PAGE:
Little live black worms have been appearing in this reader’s shower, who has “cleaned & cleaned & cleaned” in an attempt to get rid of them, to no avail. She wonders if we can tell her what the worms are and how to get rid of them.
Although our reader did not send in any photographs to go along with her query, it is clear to us that she is experiencing an infestation of drain fly larvae. Drain flies, otherwise known as moth flies, are gnats that commonly infest the drains and pipelines underneath people’s homes. Usually they are found crawling up the walls one’s bathtub, or spying from the ceiling where they try to avoid conflict. Drain flies only develop in still-standing water, meaning that an actively used bathroom (although they can naturally also appear in other rooms with drains such as kitchens and laundry rooms) is unlikely to experience a drain fly infestation. One is more likely to discover drain fly larvae in their home after coming home from vacation or any extensive time away from home. As a result, drain fly infestations are normally short-lived as once the bathroom becomes active again, the films on which they lay their eggs are washed away.
That being said, more permanent infestations can occur, which are usually indicated by an infestation that has lasted for several weeks. Either way, there are simple steps one can take in order to clean out the ‘nests’ of drain fly larvae, as well as prevent future infestations. Cleaning out one’s drains with bleach and hot water is an obvious but effective way of preventing insects and other creepy crawlies from being attracted to one’s drain. This is because a lot of the worms and insects that commonly crawl up people’s drains do so because there is decaying organic matter that they wish to feed on. When it comes to drain fly larvae specifically, one will want to pay attention to wiping any build-ups of organic matter in the form of films, as this is typically where drain flies congregate and lay their eggs. In terms of the adult flies, their lifespans are not long anyway, so trying to eradicate them should not necessarily be a priority. What one wants to prioritize is making sure that they have nowhere to lay their eggs, thus consistently cleaning out one’s drains until the infestation has died down. One last measure one can take is, of course, ensuring that one’s window screens are intact and that doors are not left open for too long, as many insects can enter the home that way as well. Despite drain flies’ wings not being strong enough to sustain flight for long periods of time, they are able to enter the home via flight as well.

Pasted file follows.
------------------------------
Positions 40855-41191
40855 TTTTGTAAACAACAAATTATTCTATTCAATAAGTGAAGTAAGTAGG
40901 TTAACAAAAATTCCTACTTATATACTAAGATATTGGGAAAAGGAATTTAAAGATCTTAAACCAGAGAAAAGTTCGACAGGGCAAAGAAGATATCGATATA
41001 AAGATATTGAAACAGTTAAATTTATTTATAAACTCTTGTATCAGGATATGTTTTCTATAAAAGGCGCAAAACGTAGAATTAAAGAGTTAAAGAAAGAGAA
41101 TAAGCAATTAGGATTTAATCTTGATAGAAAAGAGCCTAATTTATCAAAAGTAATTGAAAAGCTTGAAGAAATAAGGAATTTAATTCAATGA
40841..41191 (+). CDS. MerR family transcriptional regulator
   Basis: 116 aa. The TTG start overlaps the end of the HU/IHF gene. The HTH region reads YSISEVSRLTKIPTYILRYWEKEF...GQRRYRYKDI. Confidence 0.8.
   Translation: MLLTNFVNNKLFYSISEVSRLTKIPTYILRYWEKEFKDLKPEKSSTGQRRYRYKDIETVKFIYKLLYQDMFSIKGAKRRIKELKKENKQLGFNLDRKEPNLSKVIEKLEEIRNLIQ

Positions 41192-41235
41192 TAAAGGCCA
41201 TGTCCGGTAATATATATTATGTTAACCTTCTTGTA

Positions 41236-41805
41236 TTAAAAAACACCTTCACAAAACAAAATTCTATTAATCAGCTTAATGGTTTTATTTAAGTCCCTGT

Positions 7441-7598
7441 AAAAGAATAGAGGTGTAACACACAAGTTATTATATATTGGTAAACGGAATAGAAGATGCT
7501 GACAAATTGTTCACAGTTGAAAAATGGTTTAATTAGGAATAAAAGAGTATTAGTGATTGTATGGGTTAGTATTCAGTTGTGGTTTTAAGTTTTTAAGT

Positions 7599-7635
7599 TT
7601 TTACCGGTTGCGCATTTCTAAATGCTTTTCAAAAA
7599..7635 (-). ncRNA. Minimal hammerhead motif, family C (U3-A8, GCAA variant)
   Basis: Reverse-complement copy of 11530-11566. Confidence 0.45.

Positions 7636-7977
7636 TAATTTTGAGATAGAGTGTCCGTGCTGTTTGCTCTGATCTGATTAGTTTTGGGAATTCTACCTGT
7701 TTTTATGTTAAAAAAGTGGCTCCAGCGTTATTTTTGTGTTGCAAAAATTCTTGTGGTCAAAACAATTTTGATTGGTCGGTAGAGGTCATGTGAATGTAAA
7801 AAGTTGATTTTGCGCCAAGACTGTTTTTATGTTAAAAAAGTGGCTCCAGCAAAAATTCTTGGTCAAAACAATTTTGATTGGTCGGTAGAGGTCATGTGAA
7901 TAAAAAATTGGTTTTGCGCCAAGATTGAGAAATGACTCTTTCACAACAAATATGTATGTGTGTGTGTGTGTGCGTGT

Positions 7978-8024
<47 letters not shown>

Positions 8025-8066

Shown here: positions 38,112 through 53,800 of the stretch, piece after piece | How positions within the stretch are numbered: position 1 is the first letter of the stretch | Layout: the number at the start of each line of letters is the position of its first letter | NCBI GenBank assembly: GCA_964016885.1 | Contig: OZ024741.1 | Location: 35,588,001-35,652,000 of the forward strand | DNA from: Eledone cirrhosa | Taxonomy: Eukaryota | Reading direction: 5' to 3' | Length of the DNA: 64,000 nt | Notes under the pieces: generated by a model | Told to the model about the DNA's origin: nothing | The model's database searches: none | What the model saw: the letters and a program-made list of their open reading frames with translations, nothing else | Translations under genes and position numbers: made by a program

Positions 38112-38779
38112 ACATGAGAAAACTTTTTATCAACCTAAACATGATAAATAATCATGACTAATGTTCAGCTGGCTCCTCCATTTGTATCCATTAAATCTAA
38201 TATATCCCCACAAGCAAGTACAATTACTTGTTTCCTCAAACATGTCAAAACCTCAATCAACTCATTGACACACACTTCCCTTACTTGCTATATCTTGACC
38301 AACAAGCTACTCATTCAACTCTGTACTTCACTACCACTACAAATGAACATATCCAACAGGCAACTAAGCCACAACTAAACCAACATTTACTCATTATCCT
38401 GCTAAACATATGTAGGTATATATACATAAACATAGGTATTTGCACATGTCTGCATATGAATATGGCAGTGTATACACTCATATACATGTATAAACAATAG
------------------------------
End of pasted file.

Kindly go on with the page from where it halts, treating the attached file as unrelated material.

In conclusion, the black worms our reader has been finding in her bathroom are drain fly larvae. Fortunately, these infestations are usually temporary, and we are confident that if our reader does apply the methods suggested, she may stop this infestation before it becomes chronic.